Holmes (2010) wrote that from one side, graffiti artists “deface and vandalize” while from another side they “highly aestheticize and politicize landscapes marking boundaries that are both territorial and ideological” (p. 871). Seeing children as taking up the position of vandal-artist, moves us to rethink the space of the classroom, which is so often constructed as “children’s space.”


At the same time, so many early childhood classrooms are separated into centers where certain materials belong to one center or another, and children are rarely able to ‘mix materials’ -- in other contexts, where materials can mix, it is often in the service of creating more elaborate ‘readable’ structures/play scenes. When children’s scenes are not readable (or their acts/art/moves), we are less inclined to “pay attention” or when we do, we want to try to make sense of it. In our classroom, we were allowing for that movement between what is sensible and not- without trying (or at least trying not to try) to consider a child within any one position or another.

 What happens when we, teachers, re-frame the classroom (or other public) space as a “nonplace” (Augé, 1995)? Can a child’s unconventional or desiring use of space be accepted as an “aesthetic presentation of “self’” (Holmes, 2010, p. 872) rather than an illegal act in the face of a teaching practice steeped in developmentalism?   This idea of a “nonplace” came into our teaching as we thought about where we allowed children to make their marks, both with artistic media and their physical presence. As children made marks outside the boundaries of a teacher-prepared canvas, our initial instincts as teachers was to articulate those boundaries and encourage them to contain their work. However, as we began to see the possibilities in allowing stray marks to define new spaces, which were previously non-spaces for art, these spaces became inscribed, were given new meaning, and were claimed by the children as they were given the opportunity to define their spaces. Throughout the classroom, we saw this concept helping to shift the way we saw the children’s use of the predetermined classroom spaces.  Outside the classroom, we began to think about the playground spaces that are so clearly defined by rot iron fencing and gates to contain children’s bodies and play.  Considering the “enactment of graffiti as a risky pleasure” (Holmes, 2010, p. 872), we began to take risks with our outdoor curriculum, leaving the ‘safety’ of these fenced spaces for children and venturing into “nonplaces” like the woods adjacent to a walking path or the concrete structures of nearby churches and memorial buildings. Venturing into these places with the children claimed them in new ways and made them spaces for children when they had not been before.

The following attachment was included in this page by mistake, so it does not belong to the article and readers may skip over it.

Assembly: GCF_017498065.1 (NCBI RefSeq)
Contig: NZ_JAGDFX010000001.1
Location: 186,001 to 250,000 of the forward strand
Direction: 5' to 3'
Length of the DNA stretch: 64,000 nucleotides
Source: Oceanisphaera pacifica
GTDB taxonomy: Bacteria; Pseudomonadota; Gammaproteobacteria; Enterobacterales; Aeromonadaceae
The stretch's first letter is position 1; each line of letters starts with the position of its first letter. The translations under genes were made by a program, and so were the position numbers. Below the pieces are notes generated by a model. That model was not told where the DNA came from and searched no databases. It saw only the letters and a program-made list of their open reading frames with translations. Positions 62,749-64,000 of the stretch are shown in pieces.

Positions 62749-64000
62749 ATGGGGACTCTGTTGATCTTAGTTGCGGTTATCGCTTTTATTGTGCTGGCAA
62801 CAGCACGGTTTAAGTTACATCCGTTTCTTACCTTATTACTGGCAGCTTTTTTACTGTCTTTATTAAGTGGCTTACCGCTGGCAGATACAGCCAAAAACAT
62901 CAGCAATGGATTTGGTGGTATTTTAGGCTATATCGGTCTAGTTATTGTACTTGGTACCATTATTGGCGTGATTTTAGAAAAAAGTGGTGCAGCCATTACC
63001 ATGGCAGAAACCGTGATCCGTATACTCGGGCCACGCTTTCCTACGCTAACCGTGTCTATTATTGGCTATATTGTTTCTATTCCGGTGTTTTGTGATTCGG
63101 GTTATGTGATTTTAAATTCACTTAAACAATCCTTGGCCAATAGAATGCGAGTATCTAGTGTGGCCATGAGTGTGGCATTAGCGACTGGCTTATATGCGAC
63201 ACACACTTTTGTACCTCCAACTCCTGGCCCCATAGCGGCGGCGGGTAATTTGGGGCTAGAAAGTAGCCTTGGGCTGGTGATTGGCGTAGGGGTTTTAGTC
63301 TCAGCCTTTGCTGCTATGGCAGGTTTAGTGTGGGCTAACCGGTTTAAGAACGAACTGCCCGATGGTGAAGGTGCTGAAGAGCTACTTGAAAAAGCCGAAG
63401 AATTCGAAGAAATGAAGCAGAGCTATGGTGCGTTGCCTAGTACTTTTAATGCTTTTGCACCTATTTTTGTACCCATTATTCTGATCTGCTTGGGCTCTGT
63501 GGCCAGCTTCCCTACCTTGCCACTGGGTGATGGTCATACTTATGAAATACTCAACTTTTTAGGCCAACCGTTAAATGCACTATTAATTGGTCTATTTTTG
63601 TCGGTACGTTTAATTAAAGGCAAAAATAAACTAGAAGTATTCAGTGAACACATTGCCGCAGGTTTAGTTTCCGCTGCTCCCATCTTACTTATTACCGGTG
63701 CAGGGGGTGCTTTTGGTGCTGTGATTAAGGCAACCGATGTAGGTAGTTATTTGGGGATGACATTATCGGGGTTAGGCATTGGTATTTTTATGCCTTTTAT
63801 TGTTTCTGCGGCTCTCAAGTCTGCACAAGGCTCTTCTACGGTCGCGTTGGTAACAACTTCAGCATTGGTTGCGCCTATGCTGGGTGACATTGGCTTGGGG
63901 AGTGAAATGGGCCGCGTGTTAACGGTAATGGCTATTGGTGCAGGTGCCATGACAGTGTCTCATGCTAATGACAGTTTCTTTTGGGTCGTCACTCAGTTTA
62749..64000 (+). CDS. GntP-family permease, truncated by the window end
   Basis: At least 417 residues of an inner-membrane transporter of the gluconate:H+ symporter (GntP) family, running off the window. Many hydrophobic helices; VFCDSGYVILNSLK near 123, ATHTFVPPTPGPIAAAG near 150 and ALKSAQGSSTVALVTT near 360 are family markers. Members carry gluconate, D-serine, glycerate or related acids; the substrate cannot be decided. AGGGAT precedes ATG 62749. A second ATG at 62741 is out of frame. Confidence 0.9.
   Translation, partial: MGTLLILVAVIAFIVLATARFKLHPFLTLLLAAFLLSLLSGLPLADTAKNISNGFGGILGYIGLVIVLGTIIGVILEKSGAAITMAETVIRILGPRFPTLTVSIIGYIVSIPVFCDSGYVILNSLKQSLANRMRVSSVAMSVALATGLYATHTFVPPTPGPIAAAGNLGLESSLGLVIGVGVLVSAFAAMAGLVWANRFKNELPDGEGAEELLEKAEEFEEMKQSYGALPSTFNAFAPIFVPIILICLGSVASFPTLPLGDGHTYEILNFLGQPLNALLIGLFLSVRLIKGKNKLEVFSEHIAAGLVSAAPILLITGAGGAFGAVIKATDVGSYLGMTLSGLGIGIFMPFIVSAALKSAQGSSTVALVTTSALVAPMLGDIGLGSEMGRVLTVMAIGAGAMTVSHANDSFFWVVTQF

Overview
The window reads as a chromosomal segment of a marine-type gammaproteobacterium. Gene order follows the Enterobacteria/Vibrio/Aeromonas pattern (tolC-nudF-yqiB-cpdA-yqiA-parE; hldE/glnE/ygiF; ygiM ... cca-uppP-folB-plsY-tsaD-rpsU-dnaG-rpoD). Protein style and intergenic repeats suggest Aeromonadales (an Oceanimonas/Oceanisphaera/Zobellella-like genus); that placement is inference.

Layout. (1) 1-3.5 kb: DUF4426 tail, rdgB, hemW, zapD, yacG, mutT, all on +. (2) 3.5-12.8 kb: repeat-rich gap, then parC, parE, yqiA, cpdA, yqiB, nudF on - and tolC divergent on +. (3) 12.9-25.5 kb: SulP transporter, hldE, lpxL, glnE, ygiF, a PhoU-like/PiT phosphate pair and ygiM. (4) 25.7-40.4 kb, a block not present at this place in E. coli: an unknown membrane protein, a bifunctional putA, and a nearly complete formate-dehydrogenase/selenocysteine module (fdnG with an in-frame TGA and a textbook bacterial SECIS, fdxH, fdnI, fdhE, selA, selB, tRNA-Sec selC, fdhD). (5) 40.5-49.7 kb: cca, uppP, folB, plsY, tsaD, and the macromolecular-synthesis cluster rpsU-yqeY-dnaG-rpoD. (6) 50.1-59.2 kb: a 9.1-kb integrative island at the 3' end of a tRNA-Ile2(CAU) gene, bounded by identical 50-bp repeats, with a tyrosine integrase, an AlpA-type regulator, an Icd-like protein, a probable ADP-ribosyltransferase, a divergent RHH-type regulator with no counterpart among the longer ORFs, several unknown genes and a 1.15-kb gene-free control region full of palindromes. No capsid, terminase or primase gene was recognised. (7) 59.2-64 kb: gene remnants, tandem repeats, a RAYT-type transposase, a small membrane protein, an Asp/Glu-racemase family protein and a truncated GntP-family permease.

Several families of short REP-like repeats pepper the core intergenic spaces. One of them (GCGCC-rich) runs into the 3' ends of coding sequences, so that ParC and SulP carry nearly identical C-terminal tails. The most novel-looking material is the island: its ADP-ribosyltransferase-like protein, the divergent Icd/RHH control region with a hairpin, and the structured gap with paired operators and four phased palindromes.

What happens when we, teachers, re-frame the classroom (or other public) space as a “nonplace” (Augé, 1995)? Can a child’s unconventional or desiring use of space be accepted as an “aesthetic presentation of “self’” (Holmes, 2010, p. 872) rather than an illegal act in the face of a teaching practice steeped in developmentalism?


This idea of a “nonplace” came into our teaching as we thought about where we allowed children to make their marks, both with artistic media and their physical presence. As children made marks outside the boundaries of a teacher-prepared canvas, our initial instincts as teachers was to articulate those boundaries and encourage them to contain their work. However, as we began to see the possibilities in allowing stray marks to define new spaces, which were previously non-spaces for art, these spaces became inscribed, were given new meaning, and were claimed by the children as they were given the opportunity to define their spaces. Throughout the classroom, we saw this concept helping to shift the way we saw the children’s use of the predetermined classroom spaces.  Outside the classroom, we began to think about the playground spaces that are so clearly defined by rot iron fencing and gates to contain children’s bodies and play.